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What causes young people to join extremist groups?

09 March 2018

What causes young people to join extremist groups? That was the question asked by Fr. Patrick Devine of the Shalom Centre for Conflict Resolution and Reconciliation in Nairobi.

Kibera, Nairobi

Poverty and social exclusion leads to violence in places such as the Kibera slum in Nairobi.

Fr. Devine looked at the factors driving radicalism in east Africa. The Shalom Centre trains community leaders and elders as peacemakers. In just six years, the centre has trained over 6,000 people how to reduce conflict in their communities. Trócaire funds the work of the centre.

Radicalisation is a growing problem in east Africa. In a paper written for NUI Maynooth, Fr. Devine argues that to combat extremism we must first understand what is driving it. 

He highlights poverty and poor governance as two factors driving young people into extremism. Young men are particularly vulnerable. 

“Grievance and desperation can easily be exploited by extremist groups,” he says. 

Fr. Devine quotes examples of young men in Kenya recruited by violent groups not by ideology but by the chance of financial security. 

“There are many incidences of young men joining extremist groups lured purely by money, assurances of food and shelter,” he says. “These recruits may not necessarily share the ideological claims of these groups but the prospects offered are enough to persuade them that fighting offers more opportunity than remaining in poverty.”

Two trends have made this an even bigger problem in east Africa.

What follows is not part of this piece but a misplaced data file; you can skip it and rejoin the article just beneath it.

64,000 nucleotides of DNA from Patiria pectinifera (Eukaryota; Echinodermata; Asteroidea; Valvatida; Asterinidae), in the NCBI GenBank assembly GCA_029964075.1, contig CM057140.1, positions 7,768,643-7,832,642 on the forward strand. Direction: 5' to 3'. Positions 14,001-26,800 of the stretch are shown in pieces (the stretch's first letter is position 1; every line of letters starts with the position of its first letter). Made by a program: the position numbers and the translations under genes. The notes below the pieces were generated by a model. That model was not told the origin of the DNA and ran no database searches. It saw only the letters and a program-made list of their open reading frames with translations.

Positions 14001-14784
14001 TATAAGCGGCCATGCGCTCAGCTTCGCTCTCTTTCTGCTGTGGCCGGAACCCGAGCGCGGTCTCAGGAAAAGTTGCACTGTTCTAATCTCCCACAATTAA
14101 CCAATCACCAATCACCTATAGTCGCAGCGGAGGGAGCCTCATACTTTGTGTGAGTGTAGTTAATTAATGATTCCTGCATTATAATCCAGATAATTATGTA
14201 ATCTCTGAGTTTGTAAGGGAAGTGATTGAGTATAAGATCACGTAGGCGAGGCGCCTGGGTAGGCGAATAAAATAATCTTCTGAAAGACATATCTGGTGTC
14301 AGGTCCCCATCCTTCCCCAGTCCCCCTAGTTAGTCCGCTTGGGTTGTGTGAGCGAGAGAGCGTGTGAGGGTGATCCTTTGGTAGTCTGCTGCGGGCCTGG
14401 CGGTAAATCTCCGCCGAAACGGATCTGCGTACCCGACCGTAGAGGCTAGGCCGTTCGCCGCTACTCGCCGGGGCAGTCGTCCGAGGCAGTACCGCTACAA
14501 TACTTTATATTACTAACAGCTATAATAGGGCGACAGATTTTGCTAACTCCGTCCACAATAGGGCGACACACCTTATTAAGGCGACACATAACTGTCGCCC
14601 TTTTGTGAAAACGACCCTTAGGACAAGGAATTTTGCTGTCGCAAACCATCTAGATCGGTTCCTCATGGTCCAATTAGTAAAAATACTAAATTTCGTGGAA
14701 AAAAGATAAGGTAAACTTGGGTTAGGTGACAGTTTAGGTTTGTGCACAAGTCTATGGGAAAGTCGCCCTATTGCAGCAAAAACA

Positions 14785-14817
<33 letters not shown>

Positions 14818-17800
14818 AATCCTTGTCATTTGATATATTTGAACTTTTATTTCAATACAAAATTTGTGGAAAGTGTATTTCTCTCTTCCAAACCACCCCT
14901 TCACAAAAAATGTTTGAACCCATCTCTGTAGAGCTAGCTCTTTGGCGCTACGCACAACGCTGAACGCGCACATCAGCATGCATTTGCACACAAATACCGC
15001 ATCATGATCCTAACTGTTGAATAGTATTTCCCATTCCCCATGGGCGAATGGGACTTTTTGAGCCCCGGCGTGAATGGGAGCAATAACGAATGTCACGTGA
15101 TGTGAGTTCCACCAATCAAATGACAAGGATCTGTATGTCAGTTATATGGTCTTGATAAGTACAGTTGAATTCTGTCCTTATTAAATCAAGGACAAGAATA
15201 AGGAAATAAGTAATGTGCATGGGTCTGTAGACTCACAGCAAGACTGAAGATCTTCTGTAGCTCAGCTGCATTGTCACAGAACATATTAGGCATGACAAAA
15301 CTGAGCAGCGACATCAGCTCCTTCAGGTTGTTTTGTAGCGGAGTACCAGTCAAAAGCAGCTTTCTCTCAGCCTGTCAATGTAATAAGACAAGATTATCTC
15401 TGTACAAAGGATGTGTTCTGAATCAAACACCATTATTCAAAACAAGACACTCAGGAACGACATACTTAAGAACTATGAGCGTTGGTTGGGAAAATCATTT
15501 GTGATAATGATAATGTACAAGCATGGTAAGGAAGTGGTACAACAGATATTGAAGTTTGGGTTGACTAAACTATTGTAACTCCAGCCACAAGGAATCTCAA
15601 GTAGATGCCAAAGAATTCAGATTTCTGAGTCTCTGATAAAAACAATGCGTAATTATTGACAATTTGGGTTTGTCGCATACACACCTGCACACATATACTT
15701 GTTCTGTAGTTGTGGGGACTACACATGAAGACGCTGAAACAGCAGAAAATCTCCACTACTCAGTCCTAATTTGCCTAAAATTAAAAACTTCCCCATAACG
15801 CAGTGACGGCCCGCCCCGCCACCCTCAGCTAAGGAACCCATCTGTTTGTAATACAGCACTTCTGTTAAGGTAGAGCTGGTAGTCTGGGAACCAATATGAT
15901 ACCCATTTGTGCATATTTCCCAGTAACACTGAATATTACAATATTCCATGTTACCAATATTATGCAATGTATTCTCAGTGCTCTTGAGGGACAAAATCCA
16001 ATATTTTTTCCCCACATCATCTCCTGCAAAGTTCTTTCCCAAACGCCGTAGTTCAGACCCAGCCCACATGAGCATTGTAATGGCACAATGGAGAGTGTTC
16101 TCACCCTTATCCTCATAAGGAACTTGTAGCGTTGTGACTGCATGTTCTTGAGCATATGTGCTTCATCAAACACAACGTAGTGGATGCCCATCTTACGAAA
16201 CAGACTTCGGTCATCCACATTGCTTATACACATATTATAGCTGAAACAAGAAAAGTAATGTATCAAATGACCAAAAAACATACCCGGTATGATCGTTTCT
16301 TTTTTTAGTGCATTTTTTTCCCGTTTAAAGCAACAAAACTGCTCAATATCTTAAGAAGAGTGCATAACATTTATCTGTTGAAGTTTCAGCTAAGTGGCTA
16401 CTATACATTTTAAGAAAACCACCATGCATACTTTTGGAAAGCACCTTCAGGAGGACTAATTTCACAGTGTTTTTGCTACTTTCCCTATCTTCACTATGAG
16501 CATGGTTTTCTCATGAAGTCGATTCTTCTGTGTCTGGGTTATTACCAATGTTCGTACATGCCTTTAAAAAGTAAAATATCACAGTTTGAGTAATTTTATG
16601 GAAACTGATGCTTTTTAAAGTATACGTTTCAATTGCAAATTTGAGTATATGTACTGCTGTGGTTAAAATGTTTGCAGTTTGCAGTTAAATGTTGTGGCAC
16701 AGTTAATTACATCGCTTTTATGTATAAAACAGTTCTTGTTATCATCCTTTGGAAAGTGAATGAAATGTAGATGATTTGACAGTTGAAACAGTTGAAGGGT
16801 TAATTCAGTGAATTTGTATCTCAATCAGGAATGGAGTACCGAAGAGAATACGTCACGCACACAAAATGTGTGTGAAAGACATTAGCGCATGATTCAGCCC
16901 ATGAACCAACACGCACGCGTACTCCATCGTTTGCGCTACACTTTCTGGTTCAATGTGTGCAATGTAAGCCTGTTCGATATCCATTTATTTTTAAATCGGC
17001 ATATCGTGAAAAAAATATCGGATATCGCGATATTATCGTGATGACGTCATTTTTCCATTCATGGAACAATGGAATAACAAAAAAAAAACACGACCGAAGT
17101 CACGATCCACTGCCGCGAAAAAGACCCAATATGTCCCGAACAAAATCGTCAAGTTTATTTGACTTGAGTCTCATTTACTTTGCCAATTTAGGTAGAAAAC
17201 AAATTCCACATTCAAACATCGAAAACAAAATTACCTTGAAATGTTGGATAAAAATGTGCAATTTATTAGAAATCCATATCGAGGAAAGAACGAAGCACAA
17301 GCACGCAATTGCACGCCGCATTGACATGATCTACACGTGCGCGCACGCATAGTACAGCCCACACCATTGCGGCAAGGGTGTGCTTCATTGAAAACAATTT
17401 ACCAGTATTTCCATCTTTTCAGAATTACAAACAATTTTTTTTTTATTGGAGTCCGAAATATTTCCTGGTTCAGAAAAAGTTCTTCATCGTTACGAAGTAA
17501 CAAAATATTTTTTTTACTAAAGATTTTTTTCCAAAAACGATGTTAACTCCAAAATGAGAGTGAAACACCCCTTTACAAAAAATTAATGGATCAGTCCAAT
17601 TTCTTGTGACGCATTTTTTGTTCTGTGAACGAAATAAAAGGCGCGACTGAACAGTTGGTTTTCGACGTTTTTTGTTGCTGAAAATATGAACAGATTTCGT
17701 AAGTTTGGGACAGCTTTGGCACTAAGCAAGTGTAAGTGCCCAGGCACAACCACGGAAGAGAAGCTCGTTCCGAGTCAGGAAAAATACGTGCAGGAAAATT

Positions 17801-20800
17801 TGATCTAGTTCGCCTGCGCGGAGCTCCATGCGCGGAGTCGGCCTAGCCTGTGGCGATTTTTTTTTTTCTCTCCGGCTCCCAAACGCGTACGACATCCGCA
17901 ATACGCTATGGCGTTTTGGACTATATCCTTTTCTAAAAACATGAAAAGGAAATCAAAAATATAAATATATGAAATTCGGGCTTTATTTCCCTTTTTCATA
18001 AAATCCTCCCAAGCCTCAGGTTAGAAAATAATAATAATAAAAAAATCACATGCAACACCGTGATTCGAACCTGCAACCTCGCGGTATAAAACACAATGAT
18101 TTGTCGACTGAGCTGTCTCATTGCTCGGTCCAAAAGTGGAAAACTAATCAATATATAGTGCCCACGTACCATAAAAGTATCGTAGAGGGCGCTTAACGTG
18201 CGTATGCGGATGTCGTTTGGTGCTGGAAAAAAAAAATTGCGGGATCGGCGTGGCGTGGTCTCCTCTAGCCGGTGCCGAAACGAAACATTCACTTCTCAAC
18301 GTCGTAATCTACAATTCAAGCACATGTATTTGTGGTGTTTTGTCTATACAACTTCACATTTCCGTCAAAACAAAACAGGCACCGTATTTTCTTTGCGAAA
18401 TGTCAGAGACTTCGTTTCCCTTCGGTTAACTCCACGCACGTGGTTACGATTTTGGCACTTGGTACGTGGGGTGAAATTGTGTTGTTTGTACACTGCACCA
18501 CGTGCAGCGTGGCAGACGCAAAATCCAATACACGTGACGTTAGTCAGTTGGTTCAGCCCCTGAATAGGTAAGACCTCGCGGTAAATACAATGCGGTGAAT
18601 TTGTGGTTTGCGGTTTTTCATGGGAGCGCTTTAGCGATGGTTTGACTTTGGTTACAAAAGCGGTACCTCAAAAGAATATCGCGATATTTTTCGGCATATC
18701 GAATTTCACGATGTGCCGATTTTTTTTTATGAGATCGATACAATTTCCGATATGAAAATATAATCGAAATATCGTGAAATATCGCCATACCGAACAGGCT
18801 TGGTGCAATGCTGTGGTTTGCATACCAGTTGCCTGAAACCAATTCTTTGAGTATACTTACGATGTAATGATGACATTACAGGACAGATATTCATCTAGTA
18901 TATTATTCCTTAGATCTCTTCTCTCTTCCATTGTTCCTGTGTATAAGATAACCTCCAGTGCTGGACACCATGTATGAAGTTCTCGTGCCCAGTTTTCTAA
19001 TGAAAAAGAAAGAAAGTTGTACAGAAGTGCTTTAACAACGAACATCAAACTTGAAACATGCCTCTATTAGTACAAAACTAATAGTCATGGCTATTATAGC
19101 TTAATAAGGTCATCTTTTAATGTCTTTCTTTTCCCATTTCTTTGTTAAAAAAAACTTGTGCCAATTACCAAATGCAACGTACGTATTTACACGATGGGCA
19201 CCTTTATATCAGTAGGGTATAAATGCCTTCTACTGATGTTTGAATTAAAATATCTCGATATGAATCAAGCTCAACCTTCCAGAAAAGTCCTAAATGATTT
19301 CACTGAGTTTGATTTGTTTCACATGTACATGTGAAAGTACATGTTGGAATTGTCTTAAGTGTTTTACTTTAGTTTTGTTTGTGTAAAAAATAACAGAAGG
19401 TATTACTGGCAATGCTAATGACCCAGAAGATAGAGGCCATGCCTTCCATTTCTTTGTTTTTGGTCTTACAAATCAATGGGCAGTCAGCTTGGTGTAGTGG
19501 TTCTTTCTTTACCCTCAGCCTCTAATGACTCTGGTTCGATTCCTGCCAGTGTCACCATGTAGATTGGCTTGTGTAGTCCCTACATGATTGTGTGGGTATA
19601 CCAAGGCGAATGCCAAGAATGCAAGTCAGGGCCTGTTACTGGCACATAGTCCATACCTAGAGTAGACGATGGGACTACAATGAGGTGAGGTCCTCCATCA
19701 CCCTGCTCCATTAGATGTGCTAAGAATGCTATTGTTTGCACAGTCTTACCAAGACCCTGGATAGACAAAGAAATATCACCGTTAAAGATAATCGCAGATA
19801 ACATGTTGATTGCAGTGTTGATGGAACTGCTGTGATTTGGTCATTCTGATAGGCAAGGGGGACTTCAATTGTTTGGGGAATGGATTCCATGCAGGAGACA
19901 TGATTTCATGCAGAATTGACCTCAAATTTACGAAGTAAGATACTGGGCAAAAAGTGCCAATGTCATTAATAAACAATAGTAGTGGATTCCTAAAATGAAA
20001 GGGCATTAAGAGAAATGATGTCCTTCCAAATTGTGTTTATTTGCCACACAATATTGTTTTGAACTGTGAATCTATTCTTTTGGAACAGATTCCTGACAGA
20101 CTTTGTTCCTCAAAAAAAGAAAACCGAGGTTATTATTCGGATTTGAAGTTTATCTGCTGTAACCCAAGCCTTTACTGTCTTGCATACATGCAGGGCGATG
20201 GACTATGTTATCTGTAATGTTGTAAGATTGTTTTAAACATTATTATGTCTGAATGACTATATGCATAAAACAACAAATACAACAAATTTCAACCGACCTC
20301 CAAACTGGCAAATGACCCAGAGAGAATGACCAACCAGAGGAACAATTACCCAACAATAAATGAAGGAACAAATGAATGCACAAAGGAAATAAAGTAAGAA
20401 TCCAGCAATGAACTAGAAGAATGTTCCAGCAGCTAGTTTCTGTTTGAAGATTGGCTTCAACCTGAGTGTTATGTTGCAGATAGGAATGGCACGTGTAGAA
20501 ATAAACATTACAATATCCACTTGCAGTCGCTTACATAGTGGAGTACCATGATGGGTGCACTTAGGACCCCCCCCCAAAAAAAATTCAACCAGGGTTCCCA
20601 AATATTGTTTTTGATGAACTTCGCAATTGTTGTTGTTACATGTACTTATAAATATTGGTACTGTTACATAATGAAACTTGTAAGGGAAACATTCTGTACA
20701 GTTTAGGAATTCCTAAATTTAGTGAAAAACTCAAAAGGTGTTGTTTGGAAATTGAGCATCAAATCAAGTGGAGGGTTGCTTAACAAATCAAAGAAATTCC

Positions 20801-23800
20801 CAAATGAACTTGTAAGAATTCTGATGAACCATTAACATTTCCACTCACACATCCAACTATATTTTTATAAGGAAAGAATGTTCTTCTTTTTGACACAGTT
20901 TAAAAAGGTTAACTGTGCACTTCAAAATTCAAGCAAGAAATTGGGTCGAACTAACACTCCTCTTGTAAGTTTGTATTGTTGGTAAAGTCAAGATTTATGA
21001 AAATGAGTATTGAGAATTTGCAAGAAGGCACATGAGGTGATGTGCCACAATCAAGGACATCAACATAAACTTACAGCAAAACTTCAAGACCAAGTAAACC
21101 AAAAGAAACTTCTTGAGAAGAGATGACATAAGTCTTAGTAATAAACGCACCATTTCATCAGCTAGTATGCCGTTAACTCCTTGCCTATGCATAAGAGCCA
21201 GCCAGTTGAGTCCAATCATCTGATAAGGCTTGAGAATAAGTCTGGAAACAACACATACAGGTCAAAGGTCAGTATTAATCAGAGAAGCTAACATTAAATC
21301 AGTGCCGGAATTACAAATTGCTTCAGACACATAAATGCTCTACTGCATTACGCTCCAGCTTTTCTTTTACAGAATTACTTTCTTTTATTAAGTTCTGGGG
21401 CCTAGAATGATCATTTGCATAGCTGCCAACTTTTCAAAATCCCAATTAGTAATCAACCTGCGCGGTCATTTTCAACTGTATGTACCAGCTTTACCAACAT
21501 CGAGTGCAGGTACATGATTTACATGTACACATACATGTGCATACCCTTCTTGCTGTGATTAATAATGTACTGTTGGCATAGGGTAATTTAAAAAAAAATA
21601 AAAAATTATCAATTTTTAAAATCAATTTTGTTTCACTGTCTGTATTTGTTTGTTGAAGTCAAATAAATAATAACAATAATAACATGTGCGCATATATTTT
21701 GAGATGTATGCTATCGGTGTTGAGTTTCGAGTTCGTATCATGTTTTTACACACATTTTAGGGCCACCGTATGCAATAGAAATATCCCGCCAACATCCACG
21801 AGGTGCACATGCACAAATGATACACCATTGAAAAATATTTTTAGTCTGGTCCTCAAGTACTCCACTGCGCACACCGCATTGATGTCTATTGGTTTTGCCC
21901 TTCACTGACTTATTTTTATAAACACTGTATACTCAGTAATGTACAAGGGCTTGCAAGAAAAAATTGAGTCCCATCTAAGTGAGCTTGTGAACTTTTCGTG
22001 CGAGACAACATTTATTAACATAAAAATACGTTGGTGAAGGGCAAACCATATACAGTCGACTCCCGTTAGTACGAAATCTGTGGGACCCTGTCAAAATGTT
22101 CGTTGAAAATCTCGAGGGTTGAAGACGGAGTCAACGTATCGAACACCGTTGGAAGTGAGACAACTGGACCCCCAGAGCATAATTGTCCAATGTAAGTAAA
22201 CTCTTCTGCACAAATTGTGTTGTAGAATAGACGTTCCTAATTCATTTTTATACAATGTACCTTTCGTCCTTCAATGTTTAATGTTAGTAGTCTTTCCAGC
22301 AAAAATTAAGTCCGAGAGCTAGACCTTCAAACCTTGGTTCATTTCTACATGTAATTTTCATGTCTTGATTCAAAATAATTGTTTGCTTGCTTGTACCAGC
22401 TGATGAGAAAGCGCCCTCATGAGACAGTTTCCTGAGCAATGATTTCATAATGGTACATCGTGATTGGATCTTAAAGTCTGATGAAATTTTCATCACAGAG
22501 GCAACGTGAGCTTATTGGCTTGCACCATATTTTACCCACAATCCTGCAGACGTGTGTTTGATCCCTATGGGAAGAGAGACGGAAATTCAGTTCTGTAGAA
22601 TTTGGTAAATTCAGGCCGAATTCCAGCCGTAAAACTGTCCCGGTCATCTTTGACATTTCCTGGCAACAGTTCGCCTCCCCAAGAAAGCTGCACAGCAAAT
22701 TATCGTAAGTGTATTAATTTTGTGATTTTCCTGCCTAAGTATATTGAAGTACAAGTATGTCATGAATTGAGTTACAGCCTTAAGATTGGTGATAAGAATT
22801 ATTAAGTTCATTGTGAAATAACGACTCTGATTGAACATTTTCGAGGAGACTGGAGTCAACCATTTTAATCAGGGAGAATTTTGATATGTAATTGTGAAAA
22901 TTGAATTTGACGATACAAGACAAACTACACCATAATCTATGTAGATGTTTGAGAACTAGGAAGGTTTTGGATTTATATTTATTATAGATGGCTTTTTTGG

Not only is there a young population but this population is also increasingly urbanised. Issues such as climate change are forcing people off the land and into cities. This results in a large number of unemployed young people who feel marginalised. This makes them ripe for extremist groups. 

Kibera peace

Trócaire took part in peace rallies in the Kibera slum in the build-up to the 2017 Kenyan general election (Photo: Thom Pierce)

Added to this is the problem of weak governance. 

“This region includes vulnerable, weak and failed states," he says. "Evidence suggests that weak and failed states are at increased risk of harbouring violent extremists."

Weak governance means that state structures – health, education, jobs – aren’t provided. 

This leaves "power vacuums" that result in people embracing other leadership structures. 

The response of governments to extremism can sometimes also be counter-productive, he warns.

“In Kenya, some Muslim youth joined extremist groups as a reaction to the government's policy of collective punishment or assassination of their religious leaders as part of counter-terrorism initiatives,” he says. 

Read Fr. Devine's paper 'Radicalisation and Extremism in Eastern Africa: Dynamics and Drivers'